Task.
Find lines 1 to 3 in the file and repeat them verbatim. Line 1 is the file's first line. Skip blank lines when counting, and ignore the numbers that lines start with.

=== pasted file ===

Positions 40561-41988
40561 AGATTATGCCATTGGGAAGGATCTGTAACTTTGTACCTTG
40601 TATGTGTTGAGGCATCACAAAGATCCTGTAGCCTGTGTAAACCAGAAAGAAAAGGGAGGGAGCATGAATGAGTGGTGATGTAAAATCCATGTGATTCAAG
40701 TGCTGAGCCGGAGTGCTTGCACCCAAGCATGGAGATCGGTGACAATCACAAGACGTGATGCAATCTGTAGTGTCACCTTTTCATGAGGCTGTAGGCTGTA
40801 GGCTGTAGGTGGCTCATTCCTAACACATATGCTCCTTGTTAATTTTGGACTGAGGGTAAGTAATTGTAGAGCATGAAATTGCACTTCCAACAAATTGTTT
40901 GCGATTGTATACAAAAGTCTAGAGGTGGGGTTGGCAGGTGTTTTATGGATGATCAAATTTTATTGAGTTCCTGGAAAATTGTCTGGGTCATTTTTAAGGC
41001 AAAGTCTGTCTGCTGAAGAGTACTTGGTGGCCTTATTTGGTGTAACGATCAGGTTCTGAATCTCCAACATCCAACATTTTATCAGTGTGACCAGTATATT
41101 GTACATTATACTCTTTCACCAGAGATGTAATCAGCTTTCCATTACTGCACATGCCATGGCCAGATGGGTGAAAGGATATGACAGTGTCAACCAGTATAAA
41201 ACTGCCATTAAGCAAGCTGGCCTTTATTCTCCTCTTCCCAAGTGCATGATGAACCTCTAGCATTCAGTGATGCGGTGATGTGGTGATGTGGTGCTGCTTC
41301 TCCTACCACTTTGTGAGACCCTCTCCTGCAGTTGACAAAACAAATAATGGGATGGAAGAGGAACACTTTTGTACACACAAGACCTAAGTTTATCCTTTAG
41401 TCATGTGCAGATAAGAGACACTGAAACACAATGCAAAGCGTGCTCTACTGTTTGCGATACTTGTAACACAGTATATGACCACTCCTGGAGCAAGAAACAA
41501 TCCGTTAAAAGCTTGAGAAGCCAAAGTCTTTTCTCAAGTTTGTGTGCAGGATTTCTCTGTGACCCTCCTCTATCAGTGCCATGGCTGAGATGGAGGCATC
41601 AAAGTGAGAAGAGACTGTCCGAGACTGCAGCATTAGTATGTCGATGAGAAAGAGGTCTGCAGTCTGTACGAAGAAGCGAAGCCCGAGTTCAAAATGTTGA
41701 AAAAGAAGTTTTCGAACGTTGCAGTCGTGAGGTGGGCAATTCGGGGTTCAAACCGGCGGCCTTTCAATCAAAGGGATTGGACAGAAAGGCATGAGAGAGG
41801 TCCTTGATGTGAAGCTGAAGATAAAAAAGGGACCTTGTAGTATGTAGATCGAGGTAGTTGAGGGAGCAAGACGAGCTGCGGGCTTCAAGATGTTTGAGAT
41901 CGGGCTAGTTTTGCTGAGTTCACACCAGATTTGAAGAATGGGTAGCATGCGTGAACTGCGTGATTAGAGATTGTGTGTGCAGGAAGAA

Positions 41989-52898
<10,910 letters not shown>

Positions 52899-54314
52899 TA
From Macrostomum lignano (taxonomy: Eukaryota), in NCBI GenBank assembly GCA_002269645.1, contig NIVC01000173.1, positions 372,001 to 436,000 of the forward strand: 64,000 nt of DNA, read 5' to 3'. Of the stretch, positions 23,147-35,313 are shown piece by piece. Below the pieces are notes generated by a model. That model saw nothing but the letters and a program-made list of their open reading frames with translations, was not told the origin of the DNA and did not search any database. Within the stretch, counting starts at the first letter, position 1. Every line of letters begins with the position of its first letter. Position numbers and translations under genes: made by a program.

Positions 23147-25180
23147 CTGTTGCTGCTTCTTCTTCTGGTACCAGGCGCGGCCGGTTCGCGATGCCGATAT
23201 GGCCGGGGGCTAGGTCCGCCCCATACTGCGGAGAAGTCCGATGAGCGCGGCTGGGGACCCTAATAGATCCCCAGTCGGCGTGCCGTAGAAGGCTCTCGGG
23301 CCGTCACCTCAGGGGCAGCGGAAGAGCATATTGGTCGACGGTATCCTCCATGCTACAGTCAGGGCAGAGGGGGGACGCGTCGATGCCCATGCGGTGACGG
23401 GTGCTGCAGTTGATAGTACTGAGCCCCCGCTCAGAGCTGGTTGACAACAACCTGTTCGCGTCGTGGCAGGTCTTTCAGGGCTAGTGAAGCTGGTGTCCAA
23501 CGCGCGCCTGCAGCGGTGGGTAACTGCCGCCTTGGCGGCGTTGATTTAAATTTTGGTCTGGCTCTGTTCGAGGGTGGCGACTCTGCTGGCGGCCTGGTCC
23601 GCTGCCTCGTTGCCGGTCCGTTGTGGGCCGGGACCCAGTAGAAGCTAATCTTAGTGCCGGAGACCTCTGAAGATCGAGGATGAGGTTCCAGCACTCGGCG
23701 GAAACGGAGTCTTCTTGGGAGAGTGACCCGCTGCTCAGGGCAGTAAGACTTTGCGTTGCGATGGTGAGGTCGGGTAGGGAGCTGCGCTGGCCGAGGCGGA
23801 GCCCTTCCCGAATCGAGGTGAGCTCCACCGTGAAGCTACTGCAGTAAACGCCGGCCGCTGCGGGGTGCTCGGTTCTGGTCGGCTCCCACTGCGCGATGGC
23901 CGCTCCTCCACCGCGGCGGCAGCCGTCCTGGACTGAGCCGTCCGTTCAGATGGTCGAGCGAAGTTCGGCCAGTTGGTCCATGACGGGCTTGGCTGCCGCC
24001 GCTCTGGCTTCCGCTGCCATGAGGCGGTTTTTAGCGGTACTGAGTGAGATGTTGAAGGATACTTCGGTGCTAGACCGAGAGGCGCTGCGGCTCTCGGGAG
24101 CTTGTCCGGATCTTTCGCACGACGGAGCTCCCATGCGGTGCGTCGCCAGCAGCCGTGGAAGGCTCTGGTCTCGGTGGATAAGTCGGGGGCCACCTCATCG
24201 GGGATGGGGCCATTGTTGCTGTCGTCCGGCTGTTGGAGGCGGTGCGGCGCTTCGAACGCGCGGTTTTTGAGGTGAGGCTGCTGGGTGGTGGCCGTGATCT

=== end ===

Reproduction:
Positions 40561-41988
40561 AGATTATGCCATTGGGAAGGATCTGTAACTTTGTACCTTG
40601 TATGTGTTGAGGCATCACAAAGATCCTGTAGCCTGTGTAAACCAGAAAGAAAAGGGAGGGAGCATGAATGAGTGGTGATGTAAAATCCATGTGATTCAAG